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World Impeachment Managers Remind Senate of Close Calls for Pence, Romney, Trauma of Riot

01:57  11 february  2021
01:57  11 february  2021 Source:   newsweek.com

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Stacey Plackett, the Democratic impeachment manager who presented the new material, said Pence and Pelosi "were put in danger because President Trump put his own desires, his own need for power, over his duty to the Constitution and our democratic process. President Trump put a target on their But most of the public does not understand how close they came to you." Trump supporters clash with police and security forces as people try to storm the U.S. Capitol on January 6, 2021 in Washington, D.C. The Senate is currently conducing an impeachment trial against Donald Trump, who was

House impeachment managers have revealed stunning new footage of Sen. Mitt Romney (R-Utah) and former Vice President Mike Pence being rushed to safety during January's deadly attack on the Capitol building. "In this security footage, you can see Officer Goodman running to respond to the initial breach," Plaskett explained. "Officer Goodman passes Senator Mitt Romney and directs him to turn around in order to get to safety. On the first floor, just beneath them, the mob had already started to search for the Senate chamber."

Never-before-seen footage from the insurrection that took place at the U.S. Capitol on January 6 was introduced by the House impeachment managers on day two of Donald Trump's trial.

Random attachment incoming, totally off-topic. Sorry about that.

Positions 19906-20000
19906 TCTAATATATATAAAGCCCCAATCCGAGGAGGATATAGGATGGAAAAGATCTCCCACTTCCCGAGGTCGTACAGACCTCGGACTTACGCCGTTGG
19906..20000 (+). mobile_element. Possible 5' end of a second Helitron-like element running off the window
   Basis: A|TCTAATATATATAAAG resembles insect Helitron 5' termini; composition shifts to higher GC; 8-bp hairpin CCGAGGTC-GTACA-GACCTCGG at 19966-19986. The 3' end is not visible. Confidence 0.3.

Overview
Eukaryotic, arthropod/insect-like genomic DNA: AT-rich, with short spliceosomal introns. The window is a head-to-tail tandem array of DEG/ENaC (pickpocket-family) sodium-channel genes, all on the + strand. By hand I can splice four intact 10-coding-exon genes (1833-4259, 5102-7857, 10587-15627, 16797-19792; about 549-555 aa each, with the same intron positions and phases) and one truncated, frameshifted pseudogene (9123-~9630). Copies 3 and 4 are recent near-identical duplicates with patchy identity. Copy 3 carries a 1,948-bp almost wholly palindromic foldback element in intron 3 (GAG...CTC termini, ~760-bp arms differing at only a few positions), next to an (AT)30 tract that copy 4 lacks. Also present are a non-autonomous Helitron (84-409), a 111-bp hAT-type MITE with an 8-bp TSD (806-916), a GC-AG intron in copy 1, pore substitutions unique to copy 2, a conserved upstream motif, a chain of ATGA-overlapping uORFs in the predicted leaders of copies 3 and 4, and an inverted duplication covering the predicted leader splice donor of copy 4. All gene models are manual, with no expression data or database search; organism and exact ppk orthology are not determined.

a group of people standing in front of a crowd: Trump supporters clash with police and security forces as people try to storm the U.S. Capitol on January 6, 2021 in Washington, D.C. The Senate is currently conducing an impeachment trial against Donald Trump, who was charged in the final days of his presidency with © Brent Stirton/Getty Trump supporters clash with police and security forces as people try to storm the U.S. Capitol on January 6, 2021 in Washington, D.C. The Senate is currently conducing an impeachment trial against Donald Trump, who was charged in the final days of his presidency with "incitement of insurrection" following the Capitol riot on January 6.

The newly released security footage and audio communications tracked Vice President Mike Pence, Senator Mitt Romney (R-Utah) and staffers of House Speaker Nancy Pelosi (D-Calif.) as rioters swarmed the building.

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MSNBC legal analyst Neal Katyal discusses the "meticulous" presentations from House impeachment managers on the second day of Trump's impeachment trial.